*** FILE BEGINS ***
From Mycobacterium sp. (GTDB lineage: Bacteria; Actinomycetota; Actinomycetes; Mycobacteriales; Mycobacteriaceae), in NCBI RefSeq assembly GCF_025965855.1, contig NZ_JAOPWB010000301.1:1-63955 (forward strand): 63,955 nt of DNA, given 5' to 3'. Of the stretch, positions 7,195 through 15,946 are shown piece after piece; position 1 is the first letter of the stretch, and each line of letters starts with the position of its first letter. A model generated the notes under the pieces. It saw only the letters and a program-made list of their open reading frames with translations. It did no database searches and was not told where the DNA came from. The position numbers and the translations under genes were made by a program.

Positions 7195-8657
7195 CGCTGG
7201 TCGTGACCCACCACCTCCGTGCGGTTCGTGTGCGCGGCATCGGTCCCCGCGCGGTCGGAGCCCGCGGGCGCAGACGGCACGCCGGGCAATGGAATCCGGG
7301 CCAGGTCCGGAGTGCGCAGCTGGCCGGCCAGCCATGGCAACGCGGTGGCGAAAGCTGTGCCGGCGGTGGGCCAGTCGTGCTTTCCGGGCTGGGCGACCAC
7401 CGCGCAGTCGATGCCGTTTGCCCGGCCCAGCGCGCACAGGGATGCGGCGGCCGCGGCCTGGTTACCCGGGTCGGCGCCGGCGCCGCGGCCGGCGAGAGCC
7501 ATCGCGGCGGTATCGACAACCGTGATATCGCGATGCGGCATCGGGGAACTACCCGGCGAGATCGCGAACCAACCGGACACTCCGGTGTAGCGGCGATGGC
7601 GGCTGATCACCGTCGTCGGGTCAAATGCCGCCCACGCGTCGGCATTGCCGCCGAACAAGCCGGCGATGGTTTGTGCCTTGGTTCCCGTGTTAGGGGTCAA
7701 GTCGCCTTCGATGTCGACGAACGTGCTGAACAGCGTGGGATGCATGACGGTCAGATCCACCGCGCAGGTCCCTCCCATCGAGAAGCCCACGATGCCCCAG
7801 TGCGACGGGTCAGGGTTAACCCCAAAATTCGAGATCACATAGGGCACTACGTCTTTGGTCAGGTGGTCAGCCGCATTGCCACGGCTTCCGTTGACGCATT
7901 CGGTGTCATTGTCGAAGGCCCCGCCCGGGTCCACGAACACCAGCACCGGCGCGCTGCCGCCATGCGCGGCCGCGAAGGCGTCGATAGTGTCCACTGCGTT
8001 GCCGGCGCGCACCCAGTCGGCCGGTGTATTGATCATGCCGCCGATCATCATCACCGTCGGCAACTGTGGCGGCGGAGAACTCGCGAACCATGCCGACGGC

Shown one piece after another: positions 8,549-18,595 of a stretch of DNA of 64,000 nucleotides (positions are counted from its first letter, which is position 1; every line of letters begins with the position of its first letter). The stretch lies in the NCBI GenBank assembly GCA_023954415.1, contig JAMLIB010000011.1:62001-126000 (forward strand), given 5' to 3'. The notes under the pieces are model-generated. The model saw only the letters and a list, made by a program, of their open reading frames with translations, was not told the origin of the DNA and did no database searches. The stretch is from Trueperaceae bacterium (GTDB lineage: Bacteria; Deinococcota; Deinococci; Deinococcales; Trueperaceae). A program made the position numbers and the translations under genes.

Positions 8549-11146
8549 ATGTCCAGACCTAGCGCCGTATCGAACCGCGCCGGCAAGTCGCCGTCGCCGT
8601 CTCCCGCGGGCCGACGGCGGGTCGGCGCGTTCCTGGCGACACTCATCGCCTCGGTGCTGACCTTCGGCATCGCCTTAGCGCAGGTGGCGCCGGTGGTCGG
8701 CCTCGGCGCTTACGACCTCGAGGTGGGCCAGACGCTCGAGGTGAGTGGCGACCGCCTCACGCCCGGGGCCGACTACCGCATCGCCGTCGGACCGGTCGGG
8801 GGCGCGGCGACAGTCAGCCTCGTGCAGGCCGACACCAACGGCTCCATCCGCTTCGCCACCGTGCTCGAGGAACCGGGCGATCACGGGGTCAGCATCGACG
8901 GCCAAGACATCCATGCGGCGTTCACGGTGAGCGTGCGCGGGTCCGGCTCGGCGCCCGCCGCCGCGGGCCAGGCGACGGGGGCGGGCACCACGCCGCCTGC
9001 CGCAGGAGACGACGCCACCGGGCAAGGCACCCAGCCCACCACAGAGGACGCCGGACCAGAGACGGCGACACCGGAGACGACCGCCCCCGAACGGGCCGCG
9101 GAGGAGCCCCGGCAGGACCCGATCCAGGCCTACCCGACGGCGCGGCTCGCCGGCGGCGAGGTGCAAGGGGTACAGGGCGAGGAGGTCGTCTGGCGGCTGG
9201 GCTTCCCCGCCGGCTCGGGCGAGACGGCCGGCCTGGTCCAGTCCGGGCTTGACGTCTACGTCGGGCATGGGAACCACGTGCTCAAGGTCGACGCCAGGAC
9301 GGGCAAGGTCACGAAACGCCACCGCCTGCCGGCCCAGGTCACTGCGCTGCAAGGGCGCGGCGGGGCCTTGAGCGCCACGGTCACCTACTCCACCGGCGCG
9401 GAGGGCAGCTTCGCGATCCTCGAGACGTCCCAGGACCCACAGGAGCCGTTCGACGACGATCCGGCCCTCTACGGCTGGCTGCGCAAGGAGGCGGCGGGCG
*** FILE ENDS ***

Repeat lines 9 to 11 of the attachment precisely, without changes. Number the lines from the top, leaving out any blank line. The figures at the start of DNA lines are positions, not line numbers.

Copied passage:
7701 GTCGCCTTCGATGTCGACGAACGTGCTGAACAGCGTGGGATGCATGACGGTCAGATCCACCGCGCAGGTCCCTCCCATCGAGAAGCCCACGATGCCCCAG
7801 TGCGACGGGTCAGGGTTAACCCCAAAATTCGAGATCACATAGGGCACTACGTCTTTGGTCAGGTGGTCAGCCGCATTGCCACGGCTTCCGTTGACGCATT
7901 CGGTGTCATTGTCGAAGGCCCCGCCCGGGTCCACGAACACCAGCACCGGCGCGCTGCCGCCATGCGCGGCCGCGAAGGCGTCGATAGTGTCCACTGCGTT